Enterprise-Journal from McComb, Mississippi on December 18, 2007 · Page A004
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Enterprise-Journal from McComb, Mississippi · Page A004

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McComb, Mississippi
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Tuesday, December 18, 2007
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Page A004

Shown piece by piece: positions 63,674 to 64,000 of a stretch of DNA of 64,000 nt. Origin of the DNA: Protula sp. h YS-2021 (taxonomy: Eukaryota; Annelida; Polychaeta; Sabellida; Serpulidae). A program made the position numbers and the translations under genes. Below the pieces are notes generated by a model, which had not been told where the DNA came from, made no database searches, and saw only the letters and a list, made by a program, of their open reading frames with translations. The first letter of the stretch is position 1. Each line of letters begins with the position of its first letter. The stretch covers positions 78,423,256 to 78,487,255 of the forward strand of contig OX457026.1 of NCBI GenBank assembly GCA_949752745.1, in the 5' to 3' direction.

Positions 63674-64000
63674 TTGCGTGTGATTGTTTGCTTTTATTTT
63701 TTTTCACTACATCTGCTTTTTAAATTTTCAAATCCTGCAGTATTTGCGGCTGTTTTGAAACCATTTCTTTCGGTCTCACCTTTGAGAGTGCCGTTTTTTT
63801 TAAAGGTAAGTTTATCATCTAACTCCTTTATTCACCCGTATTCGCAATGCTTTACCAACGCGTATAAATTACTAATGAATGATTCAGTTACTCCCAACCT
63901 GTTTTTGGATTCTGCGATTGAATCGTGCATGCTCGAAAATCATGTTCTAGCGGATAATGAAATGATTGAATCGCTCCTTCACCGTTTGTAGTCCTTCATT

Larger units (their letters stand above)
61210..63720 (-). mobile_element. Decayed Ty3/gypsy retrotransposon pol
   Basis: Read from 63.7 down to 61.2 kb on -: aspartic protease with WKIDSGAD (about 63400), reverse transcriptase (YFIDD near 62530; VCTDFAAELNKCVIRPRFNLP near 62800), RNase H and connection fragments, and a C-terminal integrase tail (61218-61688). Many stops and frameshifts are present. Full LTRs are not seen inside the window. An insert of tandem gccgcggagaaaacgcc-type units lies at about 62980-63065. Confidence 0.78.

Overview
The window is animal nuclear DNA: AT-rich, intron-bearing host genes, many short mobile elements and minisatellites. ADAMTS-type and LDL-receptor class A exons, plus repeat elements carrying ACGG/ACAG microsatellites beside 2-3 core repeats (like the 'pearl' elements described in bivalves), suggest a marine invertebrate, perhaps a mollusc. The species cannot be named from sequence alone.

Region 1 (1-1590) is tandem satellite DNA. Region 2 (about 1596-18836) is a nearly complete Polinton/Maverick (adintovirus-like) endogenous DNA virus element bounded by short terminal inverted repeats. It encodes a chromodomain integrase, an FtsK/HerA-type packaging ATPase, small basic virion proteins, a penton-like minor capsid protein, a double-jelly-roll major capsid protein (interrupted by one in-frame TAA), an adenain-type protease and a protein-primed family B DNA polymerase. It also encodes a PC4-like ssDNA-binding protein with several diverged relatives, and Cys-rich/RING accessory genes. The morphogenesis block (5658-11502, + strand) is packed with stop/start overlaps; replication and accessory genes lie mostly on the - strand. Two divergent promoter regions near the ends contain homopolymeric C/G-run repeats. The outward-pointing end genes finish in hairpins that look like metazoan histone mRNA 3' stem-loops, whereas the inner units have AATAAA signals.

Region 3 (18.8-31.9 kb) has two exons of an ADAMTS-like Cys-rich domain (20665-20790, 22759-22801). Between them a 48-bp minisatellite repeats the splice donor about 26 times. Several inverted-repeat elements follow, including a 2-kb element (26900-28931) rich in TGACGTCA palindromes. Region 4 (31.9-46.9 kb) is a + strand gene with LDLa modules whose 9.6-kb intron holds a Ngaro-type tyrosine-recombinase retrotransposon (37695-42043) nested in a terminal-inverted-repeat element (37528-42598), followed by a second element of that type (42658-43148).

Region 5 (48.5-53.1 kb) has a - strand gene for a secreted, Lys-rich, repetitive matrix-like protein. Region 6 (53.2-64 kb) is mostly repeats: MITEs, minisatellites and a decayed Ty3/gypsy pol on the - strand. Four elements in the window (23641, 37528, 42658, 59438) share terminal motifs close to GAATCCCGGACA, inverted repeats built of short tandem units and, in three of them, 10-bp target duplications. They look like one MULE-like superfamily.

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A4 TUESDAY, DECEMBER 18, 2007 www.enterprise-journal.com ENTERPRISE-JOURNAL, McCOMB, MISSISSIPPI Opinion Opinion By mail: Editor, Enterprise-Journal, P.O. Box 2009 McComb, MS 39649. By e-mail: publisher@enterprise-journal.com Letters must be signed with a return address and a telephone number. Anonymous, abusive or libelous letters will not be published. SUBMIT YOUR VIEWS n EDITORIAL n Questions about oil well blowout Everyone is thankful that Monday’s oil well blowout in Amite County occurred in a thinly populated area and caused little or no property damage. Officials evacuated at least three homes as a precaution, but the major development was the closing ofa five-mile stretch of Highway 570 west ofMcComb. The road reportedly was closed at least until Monday night. Reports today indicate that the blowout occurred at a well originally drilled in the 1970s that had been reactivated recently. But here’s a question everyone should be asking: With oil recovery in this area proceeding rapidly, what are the risks ofsomething like this happening again? What ifit happens at a well located much closer to a greater number of homes? To say that the chance of such an accident is unlikely may be accurate, but to say that it’s impossible is to deny the obvious. Ifit happened Monday morning in Amite County, it certainly can happen anyplace where there’s drilling activity. The recovery ofoil and natural gas from thousands offeet below the surface — two or three miles below, and sometimes deeper — is an amazing technological achievement that we tend to take for granted. But it is dangerous work, and there is plenty ofrisk involved. One way to describe it is to picture a balloon, so large that it cannot be popped. But ifyou stick a pin-sized tube in the balloon, the internal pressure will force some air outward. In the same way, the recovery ofoil and gas uses the Earth’s immense underground pressure to force the natural resources into a pipeline and up to the surface. Accidents can occur when the pressure on a pipeline becomes excessive. While details ofwhat happened at the Amite County oil well have not been made public, one strong possibility is that underground pressure overwhelmed the well and its safeguards. The failure of equipment at the surface is another possibility. Denbury Resources Inc., the company drilling new wells west ofMcComb, has been pumping carbon dioxide into existing oil fields to dislodge the stufffrom rock pores. Though Denbury is fairly new to southwest Mississippi, these carbon dioxide injections have been going on in the area since the 1980s. Residents should wonder what cumulative effect these injections have had below the surface. Are oil wells, drilled in the 1950s and 1960s but since plugged up, strong enough to withstand any changes brought on by the current recovery work? Obviously there have been improvements in plugs in the decades since these wells stopped producing, so it is fair to ask whether the methods used to plug old wells remain reliable, given the new activity in the area. While many ofthe old wells in this area remain in rural areas, McComb has grown over a good number of those from the old McComb Field, which was a busy site for the oil business in the years before Interstate 55 came along. At a minimum there are several capped wells in residential neighborhoods in west McComb, as well as in some commercial areas. Though it is unlikely, what happens ifone ofthem gives way? What effect, if any, is the new work having on the old wells? This is not an anti-oil tirade. Denbury’s work brings jobs and tax dollars to the McComb area, and state and county governments collect severance taxes on the sales. Millions ofdollars in royalties are paid to mineral rights owners. The oil business has been good to southwest Mississippi over the years, and thankfully accidents like yesterday’s have been minimal. The key is to keep it that way, and both Denbury and the state should be completely forthcoming about exactly what happened Monday. Rising oil prices have enticed drillers back into southwest Mississippi. How will this work affect old wells that have been capped for years? n Actions are more important than words T ying a man to a board, blindfolding him, holding his nose and then pouring water down his mouth to make him feel as if he is drowning is an action. You can call it many things. You can call it waterboarding. You can call it an intensive interrogation technique. You can call it questioning. You can call it torture. You can call it not torture. The names and labels do not alter the act. Words do not alter or affect reality. Words are a set ofsymbols humans use to communicate with each other. The symbol, however, is never the same as the thing itself. We can call a wooden, leafy organism growing in the ground a pine or a maple or a sycamore, but it remains what it is regardless ofwhat we call it. That is the lesson ofgeneral semantics, a subject all adults should study. All ofthe manipulation ofour minds is done, for the most part, with words, whether the motive is political, commercial, ideological or religious. Words depend on definitions. Ifyou define torture as shedding blood and causing permanent injuries, then waterboarding is not torture. Ifyou define torture as causing extreme fear and pain, then waterboarding is torture. The hoopla reminds me ofthe Inquisition, when our Christian ancestors were ferreting out alleged heretics to burn at the stake. The Inquisitors were forbidden to shed blood. Not a problem. They used extreme pressure on certain parts ofthe body, and fire, which caused intense pain and tissue damage but no bleeding. A presidential campaign is a thunderstorm ofwords, and all the candidates are playing word games. I saw an image ofBill Clinton wagging his finger and saying, “Hillary has always been an agent ofchange.” The expression and gesture had an uncanny resemblance to another lie Bill Clinton told when he wagged his finger and said, “I did not have sexual relations with that woman.” Ofcourse, it was not sex as Mr. Clinton defined sex. It is these word games politicians and political journalists play that give our political campaigns such an air ofunreality. You get drowned in words, but you still don’t know where candidates stand or what they intend to do ifelected. One additional reason for this uncertainty is that most politicians can lie with a straight face. It takes practice. I was looking at used pickup trucks some years ago, and one in particular, which had a squirrel’s tail tied to the antenna. I asked about the previous owner and the salesman said, without blinking an eye, “A retired kindergarten teacher.” Yes, ofcourse. I have no solution for the problem ofliars and opportunists running for public office. It’s tempting to just stay home, but we really should try to make our best guess. I’ve never gotten the best ofa used-car dealer in a trade, and I’ve never voted for a winning presidential candidate whose election I didn’t later regret. As for the losing candidates I voted for, it’s impossible to know ifI would have regretted those votes, too. American life is a great adventure, and part ofthat adventure is often having lousy leaders. Americans are optimists by necessity. There is always hope of comic relief. It would also seem to be mathematically certain that sooner or later a competent leader will be elected, even ifit’s by accident. The trick is to avoid the company ofthe Custers when they decide to charge the Indians. A ndrew Young, a civil rights veteran and former United Nations ambassador, should stay away from microphones. In videotaped comments that have taken the Internet by storm, he says this: “I want Barack Obama to be president in 2016!” Obama, the Illinois senator and Democratic presidential hopeful, is too young and too lacking in a support network to be pursuing the White House this time around, says Young. In the video interview posted on NewsMakersLive.com based in Atlanta, where he used to be mayor, Young praises Democratic frontrunner Hillary Clinton. Young says that her husband, Bill, the former president, is “every bit as black as Barack.” As the audience whoops and laughs, he quips, “He’s probably gone with more black women than Barack.” Young quickly adds, “I’m clowning.” I’m sure he was. In case you couldn’t guess, Young supports Sen. Clinton. He’s even hosted a fundraiser for her. But with supporters like Young bringing up her least favorite part ofher husband’s presidency, Sen. Clinton doesn’t need critics. And, please, Mr. Ambassador. The line about Bill Clinton’s being our first black president is wearing a little thin, especially when his wife is running against someone whose African side is more visibly apparent. It is worth noting that Young’s remarks were taped in early September. They predate Obama’s recent surge in the polls in the three early states ofIowa, New Hampshire and South Carolina. The remarks did not draw much attention until this past weekend, just as Oprah Winfrey led rallies for Obama in those three states. The two crossover stars in front of cheering crowds made Young’s remarks sound like the grumpiness ofan aging crusader whose mind is still stuck in the ‘60s. Nevertheless, Young’s quips have a serious side. His ominous outlook for Obama appeals to a gloomy view that I find remarkably common in black conversations. It is a surprisingly grim, willfully pessimistic view that endures despite Obama’s recent surge in the polls. It is a view that says Obama can’t win because “they” won’t let him. Who is “they”? Take your pick. The Republican smear machine. The FBI. The CIA. Crackpot assassins. Or maybe just “The Man.” There’s always that old standby devil, institutional racism. In this view, popular with barbershop philosophers and the academic intellectual set, America is too saturated with white supremacy to ever give a black presidential candidate an even break. Or, ifany actually does make it, well, he or, someday, she must be a sell-out. An Uncle Tom. An Oreo. Black on the outside and you-know- what on the inside. Pick your paranoia, it will show up as a very real presence in some- body’s mind. After all ofthe hard- won opportunities that the civil rights movement opened up, I am disappointed by this gloomy outlook, but not surprised. Neither is Michelle Obama, the senator’s wife. She attributed the hesitancy she hears in some African Americans to “the natural fear of possibility.” Such fear is a natural byproduct ofour historical memory as an oppressed people whose hopes too often have been dashed. I’m old enough to have heard the same pessimism expressed by my Roman Catholic friends about John F. Kennedy’s chances in 1960. I heard similar pessimism expressed by some ofmy Jewish friends when Sen. Joe Lieberman ran in 2000. I hear it from countless women about Hillary Clinton’s chances now. If you expect the worst, many figure, you won’t be disappointed. “I freed thousands ofslaves,” Harriet Tubman, the great conductor on the Underground Railroad, is quoted as saying. “I could have freed thousands more, ifthey had known they were slaves.” Many ofus today are slaves to the past and don’t know it. That presents a special challenge to Obama. Like other racial pioneers, he finds that he must run more than an ordinary campaign. He has to build a movement across racial lines that can tap into the same spirit ofpossibility that energized the civil rights movement. I don’t know ifObama can win any more than anyone else does. My crystal ball isn’t that good. But, with help from spiritual revivalists like Oprah, he can build that new movement, especially ifleaders ofold movements get out ofhis way. Obama and ‘fear ofthe possible’ S hoeless Joe Jackson was the only man to bat .382 in his last season in the major leagues. After that he was banned for life for his role in the “black sox scandal,” the deliberate throwing ofthe 1919 World Series. It was to Jackson that a youngster was supposed to have said, “Say it ain’t so, Joe.” Maybe we are too sophisticated today to react that way to the news that many major league star players have been taking steroids or other performance-enhancing drugs. But maybe we have gotten too sophisticated for our own good. Some people are questioning whether there should now be asterisks alongside the records ofBarry Bonds or other star players. That is the least ofthe problems — and the least ofthe solutions. Steroids are dangerous and sometimes fatal. Yet, ifsome players use them, others will feel the pressure to use them as well, in order to compete. Most important ofall, many young people will imitate their sports heroes — and pay the price. Those young people are far more important than asterisks. You might think that athletes who are making a million dollars — not per year, but sometimes per month — could spare some concern for the kids who look up to them. But too many think only ofthem- selves, and not always wisely, even for themselves. Football star Michael Vick’s downfall was dog- fighting, rather than steroids, but it was the same reckless disregard of rules, jeopardizing a career that would have earned him more in a few years than most people make in a lifetime. Even those ofus who are not Michael Vick fans have to find it painful to see a young man self- destruct this way. If anything good comes out ofthis, it might be that his fate may deter others. The bottom line question for those in authority, whether in the courts or in professional sports is, “What are you going to do about it?” The law has already spoken in the case ofMichael Vick. It is too early to say what the law will do in the case ofBarry Bonds and others involved in the steroid controversy. But it is not too early to point out that what the law does or does not do is separate from what the people in charge ofprofessional sports do. In a court oflaw, the accused is presumed to be “innocent until proven guilty” beyond a reasonable doubt. But too many people mindlessly repeat that phrase for things outside ofcourts. All the ballplayers accused of throwing the 1919 World Series were acquitted in a court oflaw — and all were nevertheless banned from baseball for life anyway by the commissioner ofbaseball. In a sense, that ban applied not only for life but beyond death. None ofthose players has been put in the Baseball Hall ofFame, even though Shoeless Joe Jackson hit .408 at his peak and left a lifetime batting average of.356. That was long before we became so sophisticated that we learned to come up with excuses for those who violate rules. Today there are those who lament Pete Rose’s exclusion from the Baseball Hall ofFame, despite a record on the field that would certainly have put him there, except for breaking rules. But Shoeless Joe Jackson’s even more impressive record would certainly have put him in Cooperstown, ifhe had not broken the rules. There is still some lingering hope ofsanity in the baseball writers’ refusal to vote Mark McGwire into the Baseball Hall ofFame, despite his tremendous career achievements. Keeping known rule-breakers out ofCooperstown would be a lot more effective deterrent than putting asterisks alongside their records, to be disregarded by those who are “non-judgmental.” Unfortunately, Sen. George Mitchell’s report on steroid use in the major leagues and its recommendations are ofthe let-bygones-be-bygones approach that has spread the disregard ofrules throughout the whole society. ‘Say it ain’t so’ baseball heroes Enterprise n Journal McComb, MississippiFounded 1889 Oliver Emmerich Editor-Publisher 1923-1978 John O. Emmerich Jr. Publisher 1978-1995 Charles M. Dunagin Editor 1978-2000 JACKRYAN Editor and Publisher LAUREN DEVEREAUX Advertising Manager MATT WILLIAMSON Managing Editor KEITH HUX Production Manager FREDDIE DEER Circulation Manager GERALYN C. KELLY Business Manager CLARENCE PAGE CHICAGO TRIBUNE n THOMAS SOWELL SYNDICATED COLUMNIST n CHARLEY REESE SYNDICATED COLUMNIST n